Assoc. Prof. Bin Zou, Xi'an Jiaotong-Liverpool University, China
Research Area: Artificial intelligence, Computer-assisted language teaching, Mobile learning
Title: Using Artificial Intelligence (AI) for speaking practice in EFL context
Abstract: This presentation explores university students’ perceptions of the potential of Artificial Intelligence (AI) for the development of speaking skills in English as a foreign language (EFL) learning context in China. This exploratory first surveyed students’ attitudes of AI for EFL Speaking Skills needs and experiences. A second qualitative phase consisted in interviewing selected students on themes that emerged from the survey. The results of this study indicated that students provided positive comments and expressed their preference to use the AI tool for speaking development due to the absence of teacher’s feedback. They were generally satisfied with practice their English on these AI technologies. However, the findings also suggested that students found some limitations in current AI products. Moreover, students perceived that AI cannot replace teachers. Finally, the results suggested that there is a need for providing more resources including different accents for AI products to help students improve their EFL speaking skills. The present study is to be considered preliminary to further investigation into strategies for the development of AI-EFL for speaking skills. This research will boost interdisciplinary studies of AI technology for EFL, contributing to scholarship at local and international level.
Prof. Boon TAN, PSB Academy, Singapore
Research Area: Industry 4.0, servitization, e-business management, technology management supply-chain management, business process re-engineering, and quality management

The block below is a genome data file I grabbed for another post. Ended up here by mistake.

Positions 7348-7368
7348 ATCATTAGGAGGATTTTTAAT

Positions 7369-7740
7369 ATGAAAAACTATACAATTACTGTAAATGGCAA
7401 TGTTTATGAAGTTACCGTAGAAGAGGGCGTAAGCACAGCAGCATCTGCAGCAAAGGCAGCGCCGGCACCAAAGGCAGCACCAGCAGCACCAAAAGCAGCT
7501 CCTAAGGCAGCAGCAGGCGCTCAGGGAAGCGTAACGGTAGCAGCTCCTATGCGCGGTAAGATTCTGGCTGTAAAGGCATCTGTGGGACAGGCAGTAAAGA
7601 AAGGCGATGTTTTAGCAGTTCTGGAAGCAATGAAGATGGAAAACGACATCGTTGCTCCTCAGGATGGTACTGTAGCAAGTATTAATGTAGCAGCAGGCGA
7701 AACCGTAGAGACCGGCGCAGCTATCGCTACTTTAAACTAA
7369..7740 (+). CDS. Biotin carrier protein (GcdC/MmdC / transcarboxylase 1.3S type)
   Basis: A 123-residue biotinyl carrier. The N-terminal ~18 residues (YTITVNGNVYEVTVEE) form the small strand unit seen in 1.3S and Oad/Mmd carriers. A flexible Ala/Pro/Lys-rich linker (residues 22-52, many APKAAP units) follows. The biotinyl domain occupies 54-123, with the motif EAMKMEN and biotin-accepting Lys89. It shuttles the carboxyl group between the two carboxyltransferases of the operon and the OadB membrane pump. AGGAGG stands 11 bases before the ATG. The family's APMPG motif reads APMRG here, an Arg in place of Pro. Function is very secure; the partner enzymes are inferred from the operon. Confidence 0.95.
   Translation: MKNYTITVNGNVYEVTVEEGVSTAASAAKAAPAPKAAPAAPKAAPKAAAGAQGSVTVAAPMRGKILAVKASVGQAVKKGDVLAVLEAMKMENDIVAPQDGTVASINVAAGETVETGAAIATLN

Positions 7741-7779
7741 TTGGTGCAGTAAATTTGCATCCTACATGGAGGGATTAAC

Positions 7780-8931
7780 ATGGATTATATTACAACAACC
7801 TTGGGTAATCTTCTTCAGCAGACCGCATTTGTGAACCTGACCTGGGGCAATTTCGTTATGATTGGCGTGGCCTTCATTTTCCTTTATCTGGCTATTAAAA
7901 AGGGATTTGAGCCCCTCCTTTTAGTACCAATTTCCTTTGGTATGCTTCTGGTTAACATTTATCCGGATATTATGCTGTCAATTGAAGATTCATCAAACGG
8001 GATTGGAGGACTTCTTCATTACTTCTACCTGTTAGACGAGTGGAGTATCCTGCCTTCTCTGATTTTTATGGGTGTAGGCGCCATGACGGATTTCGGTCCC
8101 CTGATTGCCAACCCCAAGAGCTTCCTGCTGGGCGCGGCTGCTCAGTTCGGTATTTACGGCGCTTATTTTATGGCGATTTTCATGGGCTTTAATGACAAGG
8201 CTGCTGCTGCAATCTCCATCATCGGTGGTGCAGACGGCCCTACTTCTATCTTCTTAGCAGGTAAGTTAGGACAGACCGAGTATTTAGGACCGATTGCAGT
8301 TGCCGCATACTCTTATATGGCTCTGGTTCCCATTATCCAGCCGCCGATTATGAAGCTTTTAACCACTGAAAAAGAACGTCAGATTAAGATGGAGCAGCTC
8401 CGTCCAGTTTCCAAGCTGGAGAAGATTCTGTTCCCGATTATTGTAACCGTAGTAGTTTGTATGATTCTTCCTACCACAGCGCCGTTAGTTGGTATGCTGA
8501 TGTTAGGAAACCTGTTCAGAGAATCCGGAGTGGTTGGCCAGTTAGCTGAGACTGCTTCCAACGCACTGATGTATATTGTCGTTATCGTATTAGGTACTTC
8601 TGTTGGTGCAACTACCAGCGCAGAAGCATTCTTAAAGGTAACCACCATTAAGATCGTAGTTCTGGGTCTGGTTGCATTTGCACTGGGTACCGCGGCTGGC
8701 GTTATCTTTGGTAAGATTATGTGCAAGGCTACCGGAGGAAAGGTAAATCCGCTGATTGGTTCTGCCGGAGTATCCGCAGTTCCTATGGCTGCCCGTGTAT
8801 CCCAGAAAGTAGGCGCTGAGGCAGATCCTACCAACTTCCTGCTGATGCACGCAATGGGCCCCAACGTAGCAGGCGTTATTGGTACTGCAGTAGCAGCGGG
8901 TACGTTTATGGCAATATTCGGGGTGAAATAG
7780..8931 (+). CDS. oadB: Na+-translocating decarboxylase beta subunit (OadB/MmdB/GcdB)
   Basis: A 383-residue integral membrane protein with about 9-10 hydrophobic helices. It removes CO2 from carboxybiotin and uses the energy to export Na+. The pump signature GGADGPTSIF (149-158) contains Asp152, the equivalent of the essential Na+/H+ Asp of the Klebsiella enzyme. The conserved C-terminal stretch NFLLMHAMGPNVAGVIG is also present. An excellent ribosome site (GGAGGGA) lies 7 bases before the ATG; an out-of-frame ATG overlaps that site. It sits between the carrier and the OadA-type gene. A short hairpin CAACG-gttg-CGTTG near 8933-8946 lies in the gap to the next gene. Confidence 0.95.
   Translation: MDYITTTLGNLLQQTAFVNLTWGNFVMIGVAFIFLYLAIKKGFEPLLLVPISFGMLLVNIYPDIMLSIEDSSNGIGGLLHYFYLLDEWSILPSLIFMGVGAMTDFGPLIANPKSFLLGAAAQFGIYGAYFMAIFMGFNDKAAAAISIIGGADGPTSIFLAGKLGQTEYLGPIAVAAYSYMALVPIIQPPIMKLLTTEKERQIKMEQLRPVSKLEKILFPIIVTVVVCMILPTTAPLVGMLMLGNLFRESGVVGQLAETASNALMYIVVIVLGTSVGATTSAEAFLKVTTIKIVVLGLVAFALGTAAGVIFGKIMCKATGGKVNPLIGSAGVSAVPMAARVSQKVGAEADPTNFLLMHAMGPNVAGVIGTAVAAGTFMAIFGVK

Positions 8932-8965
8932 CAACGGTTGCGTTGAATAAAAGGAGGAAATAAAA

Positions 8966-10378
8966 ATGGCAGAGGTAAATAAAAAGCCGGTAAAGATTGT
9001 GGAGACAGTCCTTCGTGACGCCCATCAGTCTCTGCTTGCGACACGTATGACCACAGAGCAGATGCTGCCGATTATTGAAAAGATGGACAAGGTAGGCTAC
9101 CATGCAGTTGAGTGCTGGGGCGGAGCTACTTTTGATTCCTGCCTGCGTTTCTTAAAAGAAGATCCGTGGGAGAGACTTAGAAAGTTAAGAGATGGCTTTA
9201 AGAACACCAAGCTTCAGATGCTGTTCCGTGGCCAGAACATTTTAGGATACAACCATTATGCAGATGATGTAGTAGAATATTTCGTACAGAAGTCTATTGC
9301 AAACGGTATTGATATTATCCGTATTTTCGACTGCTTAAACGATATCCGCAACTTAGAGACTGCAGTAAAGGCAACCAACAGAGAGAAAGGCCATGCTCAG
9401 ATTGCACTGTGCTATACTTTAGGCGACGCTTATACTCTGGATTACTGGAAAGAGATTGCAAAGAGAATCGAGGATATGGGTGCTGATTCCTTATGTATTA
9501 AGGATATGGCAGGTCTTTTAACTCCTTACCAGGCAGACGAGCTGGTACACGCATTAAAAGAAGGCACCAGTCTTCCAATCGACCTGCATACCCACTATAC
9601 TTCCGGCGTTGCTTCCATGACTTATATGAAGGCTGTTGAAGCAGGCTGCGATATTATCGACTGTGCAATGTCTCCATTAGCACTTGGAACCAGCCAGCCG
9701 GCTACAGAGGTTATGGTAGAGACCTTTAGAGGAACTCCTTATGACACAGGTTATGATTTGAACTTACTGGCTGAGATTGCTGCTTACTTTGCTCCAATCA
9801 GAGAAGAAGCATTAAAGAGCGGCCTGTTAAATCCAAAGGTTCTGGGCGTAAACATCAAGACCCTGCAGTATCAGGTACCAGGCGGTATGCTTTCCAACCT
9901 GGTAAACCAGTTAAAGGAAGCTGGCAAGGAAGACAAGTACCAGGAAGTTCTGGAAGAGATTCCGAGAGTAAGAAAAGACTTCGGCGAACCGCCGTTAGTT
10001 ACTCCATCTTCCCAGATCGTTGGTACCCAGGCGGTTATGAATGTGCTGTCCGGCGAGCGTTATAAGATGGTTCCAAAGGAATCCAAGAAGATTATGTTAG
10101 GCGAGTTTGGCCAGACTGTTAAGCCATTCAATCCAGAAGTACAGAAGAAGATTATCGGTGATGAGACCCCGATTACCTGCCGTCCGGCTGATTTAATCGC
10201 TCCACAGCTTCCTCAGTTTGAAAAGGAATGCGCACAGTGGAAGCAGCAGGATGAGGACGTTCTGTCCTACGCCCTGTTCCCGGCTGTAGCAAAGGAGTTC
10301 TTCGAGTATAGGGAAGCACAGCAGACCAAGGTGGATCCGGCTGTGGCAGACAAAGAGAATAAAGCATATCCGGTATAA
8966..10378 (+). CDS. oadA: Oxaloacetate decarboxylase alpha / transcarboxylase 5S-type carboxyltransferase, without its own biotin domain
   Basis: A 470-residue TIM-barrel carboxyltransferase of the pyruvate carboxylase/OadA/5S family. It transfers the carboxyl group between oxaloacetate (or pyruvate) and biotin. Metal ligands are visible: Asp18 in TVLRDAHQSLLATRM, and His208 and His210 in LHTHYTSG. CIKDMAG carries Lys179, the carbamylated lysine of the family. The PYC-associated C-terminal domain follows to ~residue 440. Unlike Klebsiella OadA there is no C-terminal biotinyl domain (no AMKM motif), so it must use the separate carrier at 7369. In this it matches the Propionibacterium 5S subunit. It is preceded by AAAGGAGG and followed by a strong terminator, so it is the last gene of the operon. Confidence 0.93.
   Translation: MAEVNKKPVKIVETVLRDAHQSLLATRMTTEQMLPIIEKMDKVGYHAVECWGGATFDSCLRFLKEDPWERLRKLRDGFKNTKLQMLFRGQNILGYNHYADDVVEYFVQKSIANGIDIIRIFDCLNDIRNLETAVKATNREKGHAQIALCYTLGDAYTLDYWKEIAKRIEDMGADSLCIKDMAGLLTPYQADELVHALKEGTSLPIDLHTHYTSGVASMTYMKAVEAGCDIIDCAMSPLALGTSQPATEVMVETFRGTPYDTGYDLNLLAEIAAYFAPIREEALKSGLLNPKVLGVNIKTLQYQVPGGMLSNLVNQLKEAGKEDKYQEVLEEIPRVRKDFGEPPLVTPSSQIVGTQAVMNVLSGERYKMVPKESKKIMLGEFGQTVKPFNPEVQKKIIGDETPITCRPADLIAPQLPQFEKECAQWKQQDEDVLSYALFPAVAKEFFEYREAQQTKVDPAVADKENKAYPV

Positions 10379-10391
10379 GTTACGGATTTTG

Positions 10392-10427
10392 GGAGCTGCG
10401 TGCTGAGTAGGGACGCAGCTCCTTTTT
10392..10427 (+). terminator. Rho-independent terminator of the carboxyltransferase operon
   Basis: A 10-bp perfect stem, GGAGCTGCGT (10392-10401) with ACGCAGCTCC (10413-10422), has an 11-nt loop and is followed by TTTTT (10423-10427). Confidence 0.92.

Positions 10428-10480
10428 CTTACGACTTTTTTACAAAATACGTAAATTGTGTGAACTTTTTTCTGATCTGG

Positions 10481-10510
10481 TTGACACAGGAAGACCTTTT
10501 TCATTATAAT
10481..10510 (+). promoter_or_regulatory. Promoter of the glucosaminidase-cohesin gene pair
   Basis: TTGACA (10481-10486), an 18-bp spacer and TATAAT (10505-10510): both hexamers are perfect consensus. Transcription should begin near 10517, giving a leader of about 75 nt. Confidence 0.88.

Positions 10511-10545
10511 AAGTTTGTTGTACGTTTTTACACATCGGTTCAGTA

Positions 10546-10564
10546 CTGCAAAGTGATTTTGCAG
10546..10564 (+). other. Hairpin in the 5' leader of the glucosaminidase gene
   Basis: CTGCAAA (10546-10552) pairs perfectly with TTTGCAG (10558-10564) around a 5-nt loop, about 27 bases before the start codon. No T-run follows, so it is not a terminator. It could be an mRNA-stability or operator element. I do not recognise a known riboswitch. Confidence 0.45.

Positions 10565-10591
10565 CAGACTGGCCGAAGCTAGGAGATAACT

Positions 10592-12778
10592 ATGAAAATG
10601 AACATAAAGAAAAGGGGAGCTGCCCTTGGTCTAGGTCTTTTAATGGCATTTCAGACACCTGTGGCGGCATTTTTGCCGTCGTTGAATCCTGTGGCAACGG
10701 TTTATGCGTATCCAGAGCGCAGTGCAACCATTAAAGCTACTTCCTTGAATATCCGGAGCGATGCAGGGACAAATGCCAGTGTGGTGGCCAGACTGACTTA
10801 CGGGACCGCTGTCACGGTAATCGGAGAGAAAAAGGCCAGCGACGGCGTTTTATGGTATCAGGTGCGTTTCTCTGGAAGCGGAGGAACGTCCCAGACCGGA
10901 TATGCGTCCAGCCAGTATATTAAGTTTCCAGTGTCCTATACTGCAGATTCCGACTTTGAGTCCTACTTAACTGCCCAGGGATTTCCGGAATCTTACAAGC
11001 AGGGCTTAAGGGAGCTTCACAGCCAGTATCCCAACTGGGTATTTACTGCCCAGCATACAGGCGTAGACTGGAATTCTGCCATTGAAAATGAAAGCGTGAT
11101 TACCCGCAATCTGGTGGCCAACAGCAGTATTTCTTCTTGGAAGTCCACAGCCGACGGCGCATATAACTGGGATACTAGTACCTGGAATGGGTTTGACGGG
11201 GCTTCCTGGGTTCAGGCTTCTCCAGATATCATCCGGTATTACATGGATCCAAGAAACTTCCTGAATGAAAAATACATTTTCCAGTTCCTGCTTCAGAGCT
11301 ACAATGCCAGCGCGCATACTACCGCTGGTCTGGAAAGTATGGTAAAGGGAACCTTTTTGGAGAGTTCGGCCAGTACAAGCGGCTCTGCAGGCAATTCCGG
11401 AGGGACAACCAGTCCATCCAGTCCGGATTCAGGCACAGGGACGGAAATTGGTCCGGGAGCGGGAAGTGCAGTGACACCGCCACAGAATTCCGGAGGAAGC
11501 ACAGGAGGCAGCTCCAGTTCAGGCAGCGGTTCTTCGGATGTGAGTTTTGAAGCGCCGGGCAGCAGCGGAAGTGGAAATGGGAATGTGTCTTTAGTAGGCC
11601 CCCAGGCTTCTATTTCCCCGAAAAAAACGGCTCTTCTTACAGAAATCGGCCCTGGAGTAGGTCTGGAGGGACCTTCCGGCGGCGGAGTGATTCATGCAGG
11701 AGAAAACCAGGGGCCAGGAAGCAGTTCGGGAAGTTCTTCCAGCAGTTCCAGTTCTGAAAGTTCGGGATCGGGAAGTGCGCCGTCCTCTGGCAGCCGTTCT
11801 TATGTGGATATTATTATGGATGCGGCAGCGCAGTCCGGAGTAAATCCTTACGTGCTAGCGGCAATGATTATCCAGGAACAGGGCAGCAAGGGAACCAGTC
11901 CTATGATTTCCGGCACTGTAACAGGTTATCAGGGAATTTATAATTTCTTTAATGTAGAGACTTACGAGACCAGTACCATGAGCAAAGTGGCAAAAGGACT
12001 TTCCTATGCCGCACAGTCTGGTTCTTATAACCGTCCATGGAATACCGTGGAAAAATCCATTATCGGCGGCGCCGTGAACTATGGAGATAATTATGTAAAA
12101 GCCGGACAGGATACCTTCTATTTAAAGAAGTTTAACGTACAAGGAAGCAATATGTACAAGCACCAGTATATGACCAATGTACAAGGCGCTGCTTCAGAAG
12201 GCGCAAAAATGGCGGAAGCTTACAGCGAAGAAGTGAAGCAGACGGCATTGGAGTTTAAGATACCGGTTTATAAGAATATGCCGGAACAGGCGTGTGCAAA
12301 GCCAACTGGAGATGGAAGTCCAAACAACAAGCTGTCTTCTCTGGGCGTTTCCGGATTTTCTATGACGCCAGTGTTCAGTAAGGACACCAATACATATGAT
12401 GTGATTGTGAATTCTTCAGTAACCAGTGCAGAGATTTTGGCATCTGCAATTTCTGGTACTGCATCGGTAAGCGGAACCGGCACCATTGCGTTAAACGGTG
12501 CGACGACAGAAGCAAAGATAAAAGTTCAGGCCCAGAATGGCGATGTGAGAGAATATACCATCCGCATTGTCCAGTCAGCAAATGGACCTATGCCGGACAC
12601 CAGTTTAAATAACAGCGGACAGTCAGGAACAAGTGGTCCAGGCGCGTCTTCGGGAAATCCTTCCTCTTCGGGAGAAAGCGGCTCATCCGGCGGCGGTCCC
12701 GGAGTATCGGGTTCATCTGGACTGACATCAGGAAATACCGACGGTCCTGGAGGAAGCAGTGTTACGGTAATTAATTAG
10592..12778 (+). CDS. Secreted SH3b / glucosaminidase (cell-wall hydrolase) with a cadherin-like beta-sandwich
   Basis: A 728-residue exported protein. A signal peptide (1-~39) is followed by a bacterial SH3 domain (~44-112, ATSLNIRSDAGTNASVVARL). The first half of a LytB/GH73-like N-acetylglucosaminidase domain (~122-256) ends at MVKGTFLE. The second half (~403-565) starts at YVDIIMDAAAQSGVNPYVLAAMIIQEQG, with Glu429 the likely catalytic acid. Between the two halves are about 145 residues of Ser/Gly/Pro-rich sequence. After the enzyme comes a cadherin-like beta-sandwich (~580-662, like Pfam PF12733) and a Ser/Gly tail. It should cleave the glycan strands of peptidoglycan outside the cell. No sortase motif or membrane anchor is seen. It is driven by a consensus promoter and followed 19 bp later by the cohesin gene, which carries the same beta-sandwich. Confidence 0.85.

Title: Applying the Kirkpatrick Model to Developing an Effective Charge Nurse Course in the Singapore Context
Traditionally, nurse leaders are often promoted in unplanned fashion to perform the leadership role without necessary preparations often causing unnecessary stresses for their team. With the recognition of such leadership vacuum and the necessity of succession planning, the Charge Nurse (CN) role is created as part of the strategic priority to provide early exposure and role transition opportunities for Senior Staff Nurses (SSNs) with leadership potential.
The Singapore hospital recognised the importance of the CN’s contributions on the efficiency and effectiveness of the operation of the units. An initiative is therefore put underway to commence on the development of a Charge Nurse Course (CNC). The author established the benchmark standards in the global context and build on the contextual differences for the development of course. On the other hand, the range of pedagogical approaches in the literature have also been considered extensively, especially if any of these theories have recent developments.
As such, project aims to provide a firm foundation in which the CNC development can be contextualised towards the local hospital by recognising the similarities and differences in the CN roles across the world in order to establish the best approaches and pedagogies for the development of an effective CNC – a course to prepare SSNs for the newly developed CN role and facilitate leadership transition. Finally, the Kirkpatrick Model is employed in the development phases to maximise the course effectiveness and triangulate the proposed pedagogical approach in order to determine the best approach.